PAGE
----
TCA Press Tour: Yoko Ono promises that we don't know everything about John Lennon...yet
Looking striking and tiny in her rakish fedora and trademark sunglasses, Yoko Ono spoke to journalists at the television critics press tour about the upcoming “American Masters” film “LennonNYC,” which will premiere Nov. 22 on PBS.
“Yes, it seems like you know everything about us. I thought so too,” Ono said. But when she saw the footage being pulled together by the producers of the movie, she was shocked by how much she hadn’t seen before -- or even known was being filmed at the time. Ono cooperated fully with the production, which executive producer Susan Lacy said will feature music and images that have never been public before before, such as recordings from four or five unheard sessions and home movies only recently transferred to video.
As the title makes clear, “LennonNYC” focuses on the years the couple spent in Manhattan. He loved the city, Ono explained, because people treated him like a human being there -- unlike in London, where “everyone hated John for being with me.” She recalled coming in or out a police station in London with her very long hair “and some girl was pulling it. That’s how it was there.”
Asked why she hadn’t released all of Lennon’s unfinished songs, she said, “Some of the songs could not be out there because John just played it on the piano at home, and I thought if I just put it out there it would be slashed by the critics.... Many people say we want anything. And I say, maybe you want anything but John didn’t want you to have anything. He was a very astute artist and perfectionist.”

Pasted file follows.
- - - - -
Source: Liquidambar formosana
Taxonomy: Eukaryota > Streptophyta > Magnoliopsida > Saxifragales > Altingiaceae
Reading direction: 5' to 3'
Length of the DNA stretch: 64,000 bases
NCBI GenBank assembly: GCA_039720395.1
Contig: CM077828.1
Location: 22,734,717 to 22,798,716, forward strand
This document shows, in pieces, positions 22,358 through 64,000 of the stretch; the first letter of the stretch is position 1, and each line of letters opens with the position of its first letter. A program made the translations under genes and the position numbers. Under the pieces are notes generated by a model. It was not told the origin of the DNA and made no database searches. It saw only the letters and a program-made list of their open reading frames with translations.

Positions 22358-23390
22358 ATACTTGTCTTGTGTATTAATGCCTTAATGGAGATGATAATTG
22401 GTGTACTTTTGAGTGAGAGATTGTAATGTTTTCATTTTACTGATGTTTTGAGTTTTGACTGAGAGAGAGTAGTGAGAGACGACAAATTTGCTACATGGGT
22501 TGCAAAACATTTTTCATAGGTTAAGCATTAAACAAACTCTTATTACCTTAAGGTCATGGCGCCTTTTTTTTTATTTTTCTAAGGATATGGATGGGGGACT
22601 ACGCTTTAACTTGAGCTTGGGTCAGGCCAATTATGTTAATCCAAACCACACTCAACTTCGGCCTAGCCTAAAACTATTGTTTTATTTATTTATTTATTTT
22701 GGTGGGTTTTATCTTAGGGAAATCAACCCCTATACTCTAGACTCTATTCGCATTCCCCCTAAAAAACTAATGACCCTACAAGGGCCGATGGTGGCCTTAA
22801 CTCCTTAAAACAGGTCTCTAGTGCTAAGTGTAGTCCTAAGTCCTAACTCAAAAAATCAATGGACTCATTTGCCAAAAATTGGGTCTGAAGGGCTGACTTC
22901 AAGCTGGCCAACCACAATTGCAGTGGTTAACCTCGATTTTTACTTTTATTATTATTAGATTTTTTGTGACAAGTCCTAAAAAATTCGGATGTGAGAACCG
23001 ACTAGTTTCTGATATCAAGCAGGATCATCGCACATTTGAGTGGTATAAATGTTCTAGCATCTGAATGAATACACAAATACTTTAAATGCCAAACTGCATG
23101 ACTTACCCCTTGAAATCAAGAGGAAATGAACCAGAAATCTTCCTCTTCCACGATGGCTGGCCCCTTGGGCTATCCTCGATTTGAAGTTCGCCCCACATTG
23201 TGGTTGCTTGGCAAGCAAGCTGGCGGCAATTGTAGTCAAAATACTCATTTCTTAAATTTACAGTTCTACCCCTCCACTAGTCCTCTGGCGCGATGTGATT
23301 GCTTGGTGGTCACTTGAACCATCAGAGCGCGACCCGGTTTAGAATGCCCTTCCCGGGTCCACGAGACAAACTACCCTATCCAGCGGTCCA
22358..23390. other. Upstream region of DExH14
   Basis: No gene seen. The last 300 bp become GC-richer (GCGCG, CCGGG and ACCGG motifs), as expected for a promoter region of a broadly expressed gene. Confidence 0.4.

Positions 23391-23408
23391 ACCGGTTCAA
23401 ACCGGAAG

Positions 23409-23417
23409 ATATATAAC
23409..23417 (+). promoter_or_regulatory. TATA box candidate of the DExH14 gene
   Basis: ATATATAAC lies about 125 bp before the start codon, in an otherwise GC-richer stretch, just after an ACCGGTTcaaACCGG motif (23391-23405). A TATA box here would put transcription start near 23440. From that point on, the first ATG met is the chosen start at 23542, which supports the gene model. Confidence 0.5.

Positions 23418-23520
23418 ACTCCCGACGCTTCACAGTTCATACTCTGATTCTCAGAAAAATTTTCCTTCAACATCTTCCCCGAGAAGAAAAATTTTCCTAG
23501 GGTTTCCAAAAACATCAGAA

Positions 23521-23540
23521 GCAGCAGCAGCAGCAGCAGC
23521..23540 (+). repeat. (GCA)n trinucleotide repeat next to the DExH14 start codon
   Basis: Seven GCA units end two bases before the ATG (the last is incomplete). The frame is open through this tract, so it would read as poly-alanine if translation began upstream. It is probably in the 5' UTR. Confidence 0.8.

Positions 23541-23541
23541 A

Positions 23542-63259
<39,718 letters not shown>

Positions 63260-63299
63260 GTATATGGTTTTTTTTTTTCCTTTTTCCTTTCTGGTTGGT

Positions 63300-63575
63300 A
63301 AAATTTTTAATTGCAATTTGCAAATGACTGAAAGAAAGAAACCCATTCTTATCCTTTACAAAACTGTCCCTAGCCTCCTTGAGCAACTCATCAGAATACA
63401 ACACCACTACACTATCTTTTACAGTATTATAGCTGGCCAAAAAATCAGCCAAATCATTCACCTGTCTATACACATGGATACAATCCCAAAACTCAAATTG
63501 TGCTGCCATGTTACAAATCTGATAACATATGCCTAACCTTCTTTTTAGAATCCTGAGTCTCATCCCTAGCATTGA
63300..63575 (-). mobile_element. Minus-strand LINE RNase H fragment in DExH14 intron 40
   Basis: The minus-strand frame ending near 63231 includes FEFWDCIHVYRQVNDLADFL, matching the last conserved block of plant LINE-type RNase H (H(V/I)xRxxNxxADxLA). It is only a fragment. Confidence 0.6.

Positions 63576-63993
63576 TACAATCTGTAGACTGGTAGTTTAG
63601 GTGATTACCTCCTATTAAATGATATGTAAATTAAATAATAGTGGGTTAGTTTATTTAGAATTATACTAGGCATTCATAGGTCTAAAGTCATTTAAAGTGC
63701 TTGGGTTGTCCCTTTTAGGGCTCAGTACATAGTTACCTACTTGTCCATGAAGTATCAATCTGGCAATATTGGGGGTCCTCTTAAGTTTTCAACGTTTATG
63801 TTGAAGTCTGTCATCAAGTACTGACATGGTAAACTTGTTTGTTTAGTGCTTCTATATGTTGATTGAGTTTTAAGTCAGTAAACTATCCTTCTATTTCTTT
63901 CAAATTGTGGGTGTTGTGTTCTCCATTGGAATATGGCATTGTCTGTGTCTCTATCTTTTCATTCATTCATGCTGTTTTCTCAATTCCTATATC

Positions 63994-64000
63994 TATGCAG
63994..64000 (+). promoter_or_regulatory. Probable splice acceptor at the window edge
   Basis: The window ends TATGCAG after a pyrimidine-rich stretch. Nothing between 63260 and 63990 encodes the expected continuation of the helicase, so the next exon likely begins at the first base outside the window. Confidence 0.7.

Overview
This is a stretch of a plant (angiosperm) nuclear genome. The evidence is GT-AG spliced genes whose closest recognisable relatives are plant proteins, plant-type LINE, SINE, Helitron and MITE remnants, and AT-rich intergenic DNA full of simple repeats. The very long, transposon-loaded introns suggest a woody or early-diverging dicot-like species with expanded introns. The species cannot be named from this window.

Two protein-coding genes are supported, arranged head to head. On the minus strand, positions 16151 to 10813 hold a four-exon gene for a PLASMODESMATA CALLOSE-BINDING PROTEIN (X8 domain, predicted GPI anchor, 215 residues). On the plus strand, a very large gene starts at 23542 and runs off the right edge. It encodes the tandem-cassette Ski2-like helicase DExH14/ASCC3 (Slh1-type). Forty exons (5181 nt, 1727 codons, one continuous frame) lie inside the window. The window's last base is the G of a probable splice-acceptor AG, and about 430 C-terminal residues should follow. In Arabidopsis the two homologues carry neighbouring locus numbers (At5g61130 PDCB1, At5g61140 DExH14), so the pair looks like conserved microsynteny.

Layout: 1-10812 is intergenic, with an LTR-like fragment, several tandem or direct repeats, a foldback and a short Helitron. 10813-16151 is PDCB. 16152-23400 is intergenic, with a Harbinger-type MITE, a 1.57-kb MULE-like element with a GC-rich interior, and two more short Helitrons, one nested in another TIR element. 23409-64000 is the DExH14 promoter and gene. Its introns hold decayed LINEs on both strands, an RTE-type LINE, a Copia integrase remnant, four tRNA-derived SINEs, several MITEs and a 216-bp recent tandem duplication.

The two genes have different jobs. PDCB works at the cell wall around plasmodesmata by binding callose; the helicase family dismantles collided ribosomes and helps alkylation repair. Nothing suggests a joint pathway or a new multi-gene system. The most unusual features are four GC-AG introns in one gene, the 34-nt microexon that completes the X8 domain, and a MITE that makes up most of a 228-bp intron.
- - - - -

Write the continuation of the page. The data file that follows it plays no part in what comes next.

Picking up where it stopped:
Ono noted that “American Masters” has a reputation for thoroughness and intense research, and she seemed delighted with the film’s determination to show Lennon as a three-dimensional person rather than a cliched icon. (“He was actually screamingly funny,” executive producer Lacy said.) Ono also sounded satisfied with the narrow focus on the New York years, when Lennon was raising their son Sean and finding his way back into the recording studio to make “Double Fantasy” with Ono.
It was a “city he loved so much, but it killed him," she said. "I can see that would happen to people, but I didn’t know that it would happen and he didn’t either. It was his love and it was his death.”
In response to the obligatory question about what Lennon would make of the Internet and Twitter, Ono responded earnestly: “I’m sure he would have used his computer to send his message to the world.”
-- Joy Press